Chris LeBlanc paddles past Casa Rio on the San Antonio Riverwalk on Sunday, Nov. 8. Pam LeBlanc photo


Until now, all of my forays to the San Antonio Riverwalk have been on foot – walking the winding sidewalk past shops, taking in the view from atop a stone bridge arching over the urban flow, and stopping for a cocktail or snack.
But last weekend, I pushed my yellow plastic kayak into the shallow waters of the San Antonio River early Sunday morning and paddled my way through the famous Texas tourist destination.
I spent about two hours on the river, making two leisurely circuits of the famous horseshoe. I glided alongside Casa Rio, where visitors have been eating enchiladas and sipping margaritas since 1946; I slid past hotels and beneath stone archways; I watched a duck lead her string of ducklings; and I saw bars and restaurants – from the water – that I’ve visited over the years.

Paddlers launch their kayaks on the San Antonio Riverwalk. Pam LeBlanc photo

Chris LeBlanc paddles his kayak along the San Antonio Riverwalk during a pilot program on Nov. 8, 2020. Pam LeBlanc photo

My kayak trip was part of a pilot program by Mission Kayak, which rents kayaks and offers kayak instruction on other parts of the San Antonio River. Since the 1970s, the Riverwalk has been off limits to paddlers. Mission Kayak owner Sarah Neal worked with the San Antonio Riverwalk Association to allow paddlers to use the Riverwalk for six weeks this October and November. She’s now working with city officials to continue the program – either on special occasions or as a continuing program.
We put our boat in at a launch site (not normally open to the public) at Auditorium Circle and Fourth Street. We brought our own kayaks and paid $15 to launch, but rental kayaks were also available for $50. We were allowed to paddle between 8-11:15 a.m., before tourist barge traffic began. (Because of Covid, the barges are operating on a more limited schedule.)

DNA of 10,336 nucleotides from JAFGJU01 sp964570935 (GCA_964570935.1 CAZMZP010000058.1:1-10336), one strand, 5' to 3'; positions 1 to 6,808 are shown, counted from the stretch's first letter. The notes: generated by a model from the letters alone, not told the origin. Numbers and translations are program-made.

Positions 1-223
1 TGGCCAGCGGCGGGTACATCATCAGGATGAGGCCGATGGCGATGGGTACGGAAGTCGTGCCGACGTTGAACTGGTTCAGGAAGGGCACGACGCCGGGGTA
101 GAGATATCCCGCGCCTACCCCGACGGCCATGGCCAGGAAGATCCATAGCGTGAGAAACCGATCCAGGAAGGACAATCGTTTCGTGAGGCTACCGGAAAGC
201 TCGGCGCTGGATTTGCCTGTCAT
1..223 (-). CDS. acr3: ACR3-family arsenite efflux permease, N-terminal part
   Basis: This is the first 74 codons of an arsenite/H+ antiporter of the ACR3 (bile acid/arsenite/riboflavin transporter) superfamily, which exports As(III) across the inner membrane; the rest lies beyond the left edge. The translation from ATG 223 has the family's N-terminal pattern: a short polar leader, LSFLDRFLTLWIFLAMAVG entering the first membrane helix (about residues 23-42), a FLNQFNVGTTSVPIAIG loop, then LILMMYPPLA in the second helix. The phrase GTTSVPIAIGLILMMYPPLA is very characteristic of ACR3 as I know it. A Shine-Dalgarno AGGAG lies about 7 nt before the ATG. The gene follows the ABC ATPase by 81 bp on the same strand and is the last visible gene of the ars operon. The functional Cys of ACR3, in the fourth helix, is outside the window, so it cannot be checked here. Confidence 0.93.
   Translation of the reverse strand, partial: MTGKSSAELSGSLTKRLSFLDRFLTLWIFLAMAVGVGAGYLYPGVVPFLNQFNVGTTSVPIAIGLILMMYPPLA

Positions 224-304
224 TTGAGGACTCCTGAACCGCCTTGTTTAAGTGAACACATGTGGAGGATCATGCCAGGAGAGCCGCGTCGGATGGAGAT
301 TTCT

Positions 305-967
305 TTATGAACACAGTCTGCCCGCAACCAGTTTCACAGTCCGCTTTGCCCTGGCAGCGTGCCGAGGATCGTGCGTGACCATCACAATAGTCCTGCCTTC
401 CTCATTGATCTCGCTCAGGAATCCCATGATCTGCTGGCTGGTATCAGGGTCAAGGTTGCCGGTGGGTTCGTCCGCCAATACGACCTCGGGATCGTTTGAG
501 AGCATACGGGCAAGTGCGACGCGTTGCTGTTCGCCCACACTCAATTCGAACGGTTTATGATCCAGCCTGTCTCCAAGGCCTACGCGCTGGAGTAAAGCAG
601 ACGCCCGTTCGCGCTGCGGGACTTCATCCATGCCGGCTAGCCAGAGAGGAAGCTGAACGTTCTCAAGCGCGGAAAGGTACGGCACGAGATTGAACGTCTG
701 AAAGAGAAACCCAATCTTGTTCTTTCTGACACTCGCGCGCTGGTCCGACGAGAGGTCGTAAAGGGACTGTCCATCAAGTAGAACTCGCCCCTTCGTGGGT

My good luck charm apparently was working, too, because San Antonio Mayor Ron Nirenberg was out for a test paddle while we were there. Nirenberg says he likes the idea of opening the river to paddling on occasion, because it encourages locals, who sometimes consider the Riverwalk a destination for out-of-town tourists, to see their own city.
As I wheeled around another corner, I heard a holler from shore. Chet Garner, host of the PBS Series “The Day Tripper,” was visiting San Antonio with his wife and daughter, and spotted me. (I happened to be wearing a cowboy hat he gave me!)
By water, it’s about a mile from the put-in point to the start of the horseshoe. The entire circuit, from the put-in, around the horseshoe, and back to the start, is about 3.25 miles.
Paddlers must wear a life jacket, and must stay in their boats while they’re on the Riverwalk. Booze is not allowed on the water.
Neal hopes she can add some late night paddling sessions during the upcoming holiday season, so paddlers can experience the Riverwalk while it’s bedecked in thousands of lights. Stay tuned to find out about that.
“Everything just looks larger than life because you’re sitting 4 feet lower and on the water,” Neal says. “It’s an intimate way to see the city. You can feel the water each time you take a paddle stroke or someone goes by you.”
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